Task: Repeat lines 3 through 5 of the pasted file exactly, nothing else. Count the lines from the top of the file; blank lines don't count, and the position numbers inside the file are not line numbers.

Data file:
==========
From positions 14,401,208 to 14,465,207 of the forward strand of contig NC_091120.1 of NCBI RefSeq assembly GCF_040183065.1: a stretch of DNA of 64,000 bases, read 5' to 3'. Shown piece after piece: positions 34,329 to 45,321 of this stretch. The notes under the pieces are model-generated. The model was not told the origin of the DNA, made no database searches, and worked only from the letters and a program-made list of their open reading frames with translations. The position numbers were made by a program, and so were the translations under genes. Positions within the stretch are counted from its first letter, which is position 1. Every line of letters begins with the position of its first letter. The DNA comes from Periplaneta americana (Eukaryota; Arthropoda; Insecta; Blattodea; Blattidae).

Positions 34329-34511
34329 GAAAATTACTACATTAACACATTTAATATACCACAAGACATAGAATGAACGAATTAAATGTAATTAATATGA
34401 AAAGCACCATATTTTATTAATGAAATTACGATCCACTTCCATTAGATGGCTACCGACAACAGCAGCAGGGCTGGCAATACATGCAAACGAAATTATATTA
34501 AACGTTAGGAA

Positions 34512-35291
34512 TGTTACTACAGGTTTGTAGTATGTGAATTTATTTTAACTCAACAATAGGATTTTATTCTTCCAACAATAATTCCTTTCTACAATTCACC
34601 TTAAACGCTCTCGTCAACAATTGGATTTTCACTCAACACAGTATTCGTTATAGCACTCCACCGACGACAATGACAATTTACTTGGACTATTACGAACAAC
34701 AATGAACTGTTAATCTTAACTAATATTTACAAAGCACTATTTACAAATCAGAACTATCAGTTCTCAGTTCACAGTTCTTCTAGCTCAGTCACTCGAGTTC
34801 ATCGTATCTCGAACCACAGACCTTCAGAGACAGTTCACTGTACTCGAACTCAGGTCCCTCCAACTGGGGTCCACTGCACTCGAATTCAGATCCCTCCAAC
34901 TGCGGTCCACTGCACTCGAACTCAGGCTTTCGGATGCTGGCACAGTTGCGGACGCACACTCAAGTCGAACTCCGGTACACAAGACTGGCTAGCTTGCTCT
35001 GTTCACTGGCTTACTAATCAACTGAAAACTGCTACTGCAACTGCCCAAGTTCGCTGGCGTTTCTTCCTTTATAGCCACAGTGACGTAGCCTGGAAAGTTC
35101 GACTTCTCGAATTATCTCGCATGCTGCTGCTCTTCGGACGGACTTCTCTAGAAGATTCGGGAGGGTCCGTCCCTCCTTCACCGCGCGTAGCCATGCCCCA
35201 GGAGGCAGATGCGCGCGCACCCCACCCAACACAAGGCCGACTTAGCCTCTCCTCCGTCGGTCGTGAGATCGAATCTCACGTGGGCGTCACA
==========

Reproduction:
34329 GAAAATTACTACATTAACACATTTAATATACCACAAGACATAGAATGAACGAATTAAATGTAATTAATATGA
34401 AAAGCACCATATTTTATTAATGAAATTACGATCCACTTCCATTAGATGGCTACCGACAACAGCAGCAGGGCTGGCAATACATGCAAACGAAATTATATTA
34501 AACGTTAGGAA